Probation Violation Charges
Probation refers to a commonly used sentencing condition that allows a convicted individual to reside in the community under supervision or specified provisions. It differs from parole in that it refers to county convictions and may be used after a jail term, or indeed as a sentencing condition of its own. Probation usually lasts for three years though in some felony convictions it may last up to five years. When one of the terms of probation has been broken, a probation violation has occurred.
Types of Probation
There are two types of probation that may be given:
- Formal (or supervised) probation refers to probationary terms under which the individual must report to a probationary officer for regular meetings, usually at one month intervals.
- Informal (or summary) probation requires that certain provisions be met and the individual complete a 'good behavior' period.
Probation violation penalties vary depending on the type and severity of violation. It is important to seek immediate legal help to resolve a violation in order to avoid suffering the consequences of being sent to jail. Some probation violations include:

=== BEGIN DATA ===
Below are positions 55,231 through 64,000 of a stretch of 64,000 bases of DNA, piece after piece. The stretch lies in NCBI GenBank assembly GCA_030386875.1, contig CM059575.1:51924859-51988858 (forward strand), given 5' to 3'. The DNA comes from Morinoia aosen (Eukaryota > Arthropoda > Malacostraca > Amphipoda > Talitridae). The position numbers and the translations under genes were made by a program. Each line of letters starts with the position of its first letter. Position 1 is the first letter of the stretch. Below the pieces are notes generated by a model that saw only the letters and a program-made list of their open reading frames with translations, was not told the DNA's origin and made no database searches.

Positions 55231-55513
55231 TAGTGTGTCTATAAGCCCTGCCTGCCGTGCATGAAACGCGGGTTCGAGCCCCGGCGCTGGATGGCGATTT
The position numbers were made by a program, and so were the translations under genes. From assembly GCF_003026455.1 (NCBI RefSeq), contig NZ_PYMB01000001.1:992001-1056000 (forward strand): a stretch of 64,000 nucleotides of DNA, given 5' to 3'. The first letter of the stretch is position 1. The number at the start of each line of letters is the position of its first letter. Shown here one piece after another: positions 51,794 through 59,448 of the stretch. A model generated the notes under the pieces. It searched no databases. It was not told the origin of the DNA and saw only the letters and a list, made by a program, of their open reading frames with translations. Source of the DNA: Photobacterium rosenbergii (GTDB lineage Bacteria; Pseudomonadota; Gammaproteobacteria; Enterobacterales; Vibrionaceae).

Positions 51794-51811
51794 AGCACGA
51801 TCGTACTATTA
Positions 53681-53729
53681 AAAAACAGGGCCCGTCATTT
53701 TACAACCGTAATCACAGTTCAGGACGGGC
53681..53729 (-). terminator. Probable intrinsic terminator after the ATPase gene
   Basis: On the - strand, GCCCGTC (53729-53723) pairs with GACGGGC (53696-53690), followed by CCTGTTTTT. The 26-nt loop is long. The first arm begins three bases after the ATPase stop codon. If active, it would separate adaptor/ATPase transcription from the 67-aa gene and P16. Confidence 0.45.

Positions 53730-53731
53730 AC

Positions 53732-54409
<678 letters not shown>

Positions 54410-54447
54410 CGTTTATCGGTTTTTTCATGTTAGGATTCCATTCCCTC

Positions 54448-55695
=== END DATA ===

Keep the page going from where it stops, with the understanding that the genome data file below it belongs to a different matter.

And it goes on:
- Failing to appear for a scheduled court hearing
- Failing to report to your probation officer
- Failure to complete a court ordered course or counseling
- Failure to make restitution as ordered by the court
- Being arrested for another criminal offense
Regardless of the type of violation, Martinian & Associates are committed to pursuing the best possible outcome for our clients. We aggressively represent our clients with personalized service and dedication. Probation violation can be a serious matter. Contact a lawyer who can understand your individual case and give you the skilled representation that you need to navigate your case.